Penn Traffic

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The Penn Traffic Company
Former type Public
Industry Retail
Fate Assets sold to Tops Markets
Founded 1854
Defunct 2010
Headquarters Syracuse, New York, U.S.
Products Bakery, dairy, deli, frozen foods, meat, pharmacy, produce, seafood, snacks

The Penn Traffic Company was founded in 1854 in Johnstown, Pennsylvania as a food service company for stagecoaches. It eventually became a general-merchandise department store but by the early 1960s had also returned to the food business through the acquisition of Super Value Corporation, operator of the 10-store Riverside supermarket chain. In 1982, the company sold its department stores and concentrated solely on the food and supermarket business. Decades later, a series of financial troubles led to Penn Traffic's Chapter 11 bankruptcy filing in November 2009 and sale of assets to Tops Markets in early 2010.[1]

At the time of sale, Penn Traffic was the parent company for 79 retail supermarkets in the Northeastern United States, concentrating mostly in Central New York. Its headquarters were in Syracuse, New York. Penn Traffic formerly had operated supermarkets in Pennsylvania, Vermont and New Hampshire under the Insalaco's, Bi-Lo/Riverside, P&C and Quality trade names. The company had also operated a wholesale food distribution business (purchased in 2008 by C&S Wholesale Grocers) serving approximately 121 independent operators.

Origins[edit]

Penn Traffic traces its origins back to the 1850s, when it was a trading post in Johnstown, Pennsylvania. Over the years, Penn Traffic evolved first into a general-merchandise department store and later a large retail and wholesale supermarket company. Riverside, founded in Brookville, Pennsylvania in 1928, became part of the Penn Traffic family in 1962, and began developing the Bi-Lo format in the 1980s (not related to the chain in the Mid-Atlantic). Penn Traffic operated 43 supermarkets under the Bi-Lo trade name across Pennsylvania, and also distributed food to 51 franchised and independent supermarkets from its DuBois, Pennsylvania distribution facility. Quality Markets, founded in Jamestown, New York in 1913, joined the Penn Traffic family in 1979. Penn Traffic operated a total of 34 supermarkets under the Quality trade name in southwestern New York and northwestern Pennsylvania.

Penn Traffic sold its six department stores and two women's specialty-store leases to Crown American Corporation, owner of the Hess's department store chain, in 1982 in order to concentrate on the supermarket business.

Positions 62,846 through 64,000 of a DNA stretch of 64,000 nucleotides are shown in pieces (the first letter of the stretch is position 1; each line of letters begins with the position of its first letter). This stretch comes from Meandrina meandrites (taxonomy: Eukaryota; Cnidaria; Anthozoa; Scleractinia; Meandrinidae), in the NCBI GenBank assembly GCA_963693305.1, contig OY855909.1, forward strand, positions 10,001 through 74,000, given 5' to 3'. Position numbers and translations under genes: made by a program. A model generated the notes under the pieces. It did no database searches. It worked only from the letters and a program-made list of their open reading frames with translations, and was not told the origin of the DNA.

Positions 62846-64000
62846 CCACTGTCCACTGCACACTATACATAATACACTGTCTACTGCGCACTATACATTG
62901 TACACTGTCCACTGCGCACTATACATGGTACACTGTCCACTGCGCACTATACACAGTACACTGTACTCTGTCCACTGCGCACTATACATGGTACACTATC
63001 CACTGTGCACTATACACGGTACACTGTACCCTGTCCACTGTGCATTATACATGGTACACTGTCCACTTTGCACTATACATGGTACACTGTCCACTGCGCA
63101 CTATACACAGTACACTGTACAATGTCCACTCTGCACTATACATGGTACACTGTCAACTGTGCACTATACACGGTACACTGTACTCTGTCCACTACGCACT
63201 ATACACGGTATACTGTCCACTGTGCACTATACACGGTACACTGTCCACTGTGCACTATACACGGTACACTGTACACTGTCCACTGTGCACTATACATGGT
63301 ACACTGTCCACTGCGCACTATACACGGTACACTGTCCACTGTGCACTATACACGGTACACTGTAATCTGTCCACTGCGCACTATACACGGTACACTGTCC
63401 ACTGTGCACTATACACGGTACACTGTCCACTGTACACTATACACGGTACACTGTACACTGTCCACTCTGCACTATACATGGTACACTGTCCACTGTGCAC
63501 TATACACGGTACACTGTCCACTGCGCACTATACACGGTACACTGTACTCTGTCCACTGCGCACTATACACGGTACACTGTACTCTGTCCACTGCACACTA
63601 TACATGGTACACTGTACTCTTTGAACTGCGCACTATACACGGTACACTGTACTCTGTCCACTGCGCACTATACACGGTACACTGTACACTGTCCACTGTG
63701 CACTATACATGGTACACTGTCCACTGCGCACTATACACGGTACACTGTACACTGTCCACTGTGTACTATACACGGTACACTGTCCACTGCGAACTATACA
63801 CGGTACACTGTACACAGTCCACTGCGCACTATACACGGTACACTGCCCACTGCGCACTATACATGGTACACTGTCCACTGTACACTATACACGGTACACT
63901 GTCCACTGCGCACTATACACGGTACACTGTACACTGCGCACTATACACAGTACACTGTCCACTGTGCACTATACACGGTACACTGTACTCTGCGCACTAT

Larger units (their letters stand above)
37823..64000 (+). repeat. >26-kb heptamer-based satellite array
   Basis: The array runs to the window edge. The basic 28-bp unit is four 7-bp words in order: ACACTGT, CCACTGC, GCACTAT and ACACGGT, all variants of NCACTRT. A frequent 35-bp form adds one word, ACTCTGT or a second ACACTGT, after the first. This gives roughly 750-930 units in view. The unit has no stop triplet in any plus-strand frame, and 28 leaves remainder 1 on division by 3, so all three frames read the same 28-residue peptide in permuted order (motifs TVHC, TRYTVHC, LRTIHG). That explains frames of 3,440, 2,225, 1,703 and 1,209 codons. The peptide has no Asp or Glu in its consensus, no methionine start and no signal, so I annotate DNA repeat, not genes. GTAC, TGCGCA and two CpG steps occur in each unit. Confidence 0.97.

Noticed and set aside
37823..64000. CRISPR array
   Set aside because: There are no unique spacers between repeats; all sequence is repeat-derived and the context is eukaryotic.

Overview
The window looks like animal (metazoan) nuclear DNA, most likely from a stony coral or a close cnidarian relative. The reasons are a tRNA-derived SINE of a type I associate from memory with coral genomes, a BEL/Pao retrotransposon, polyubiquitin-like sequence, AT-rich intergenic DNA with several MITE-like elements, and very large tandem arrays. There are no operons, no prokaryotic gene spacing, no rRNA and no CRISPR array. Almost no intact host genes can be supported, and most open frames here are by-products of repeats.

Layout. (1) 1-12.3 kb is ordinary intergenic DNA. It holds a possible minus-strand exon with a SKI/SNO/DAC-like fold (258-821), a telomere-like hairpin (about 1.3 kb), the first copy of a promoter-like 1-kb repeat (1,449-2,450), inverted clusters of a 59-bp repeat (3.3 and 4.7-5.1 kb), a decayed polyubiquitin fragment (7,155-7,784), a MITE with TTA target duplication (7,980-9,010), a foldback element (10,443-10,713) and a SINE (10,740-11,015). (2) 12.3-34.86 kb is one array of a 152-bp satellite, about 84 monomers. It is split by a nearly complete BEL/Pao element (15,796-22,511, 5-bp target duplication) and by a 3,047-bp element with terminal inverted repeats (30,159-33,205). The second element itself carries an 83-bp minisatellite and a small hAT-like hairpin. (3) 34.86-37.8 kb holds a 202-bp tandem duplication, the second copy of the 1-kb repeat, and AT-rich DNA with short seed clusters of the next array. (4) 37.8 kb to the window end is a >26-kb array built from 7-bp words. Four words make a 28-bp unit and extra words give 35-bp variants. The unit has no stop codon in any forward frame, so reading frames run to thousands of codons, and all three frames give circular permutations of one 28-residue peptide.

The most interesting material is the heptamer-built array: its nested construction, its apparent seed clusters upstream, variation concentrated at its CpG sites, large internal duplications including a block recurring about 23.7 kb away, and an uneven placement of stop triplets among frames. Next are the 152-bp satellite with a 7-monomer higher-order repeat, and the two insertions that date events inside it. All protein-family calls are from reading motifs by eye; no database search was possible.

Acquisition[edit]

Miller, Tabak, Hirsch & Company, a New York City investment group, began its takeover bid for Penn Traffic in 1986. Early takeover attempts were resisted by management but by 1987, Penn Traffic agreed to an offer by an affiliate of the investment firm and the company was briefly taken private for $131 million. In 1988, under then-chairman Gary Hirsch, Penn Traffic began an acquisition program. Hirsch first took Penn Traffic public, raising $25 million, and then added Syracuse-based P&C Food Markets for $219 million. In 1989, Penn Traffic acquired Ohio chain Big Bear Stores for $341 million.[2]

P&C Foods[edit]

Former P&C store in Syracuse, NY

P&C Foods began in 1944 as the Producers and Consumers food cooperative in Ithaca, New York as a way for farmers in Upstate New York to get their products to market efficiently. Until 2010, Penn Traffic operated 70 P&C supermarkets serving the Syracuse metropolitan area as well as many other communities in upstate New York, Vermont, New Hampshire and Pennsylvania. P&C was also a major wholesaler in upstate New York; from its Syracuse warehouse, the company served 99 independent supermarkets in central New York, the majority of which still operate under the Big M franchise trade name. In 1997 a new ballpark for the Syracuse Chiefs opened. Penn Traffic owned the naming rights for nine baseball seasons of P & C Stadium. The last 'P&C Foods' branded grocery store closed on January 21, 2012 in Bath, NY when the building was sold to Moran Foods, Owner of Save-A-Lot by order of the FTC.[3]

Big Bear[edit]

When the first Big Bear store opened in 1933, it marked the beginning of self-service supermarketing in the Midwest. Big Bear was the first supermarket in the country to use cashier-operated motorized conveyor belts and the first to use an IBM mainframe computer. Its Big Bear Plus stores were among the first superstores combining a supermarket with a general merchandise store. Penn Traffic operated 70 Big Bear and Big Bear Plus stores in Ohio and West Virginia until early 2004. As a result of Penn Traffic's 2003 bankruptcy filing, these stores were either closed or sold to other companies, such as grocery retailer Giant Eagle, while other properties were left vacant and still remain vacant. The Columbus, Ohio warehouses operated by Big Bear were also left vacant and subsequently torn down for redevelopment.

Keeping Up[edit]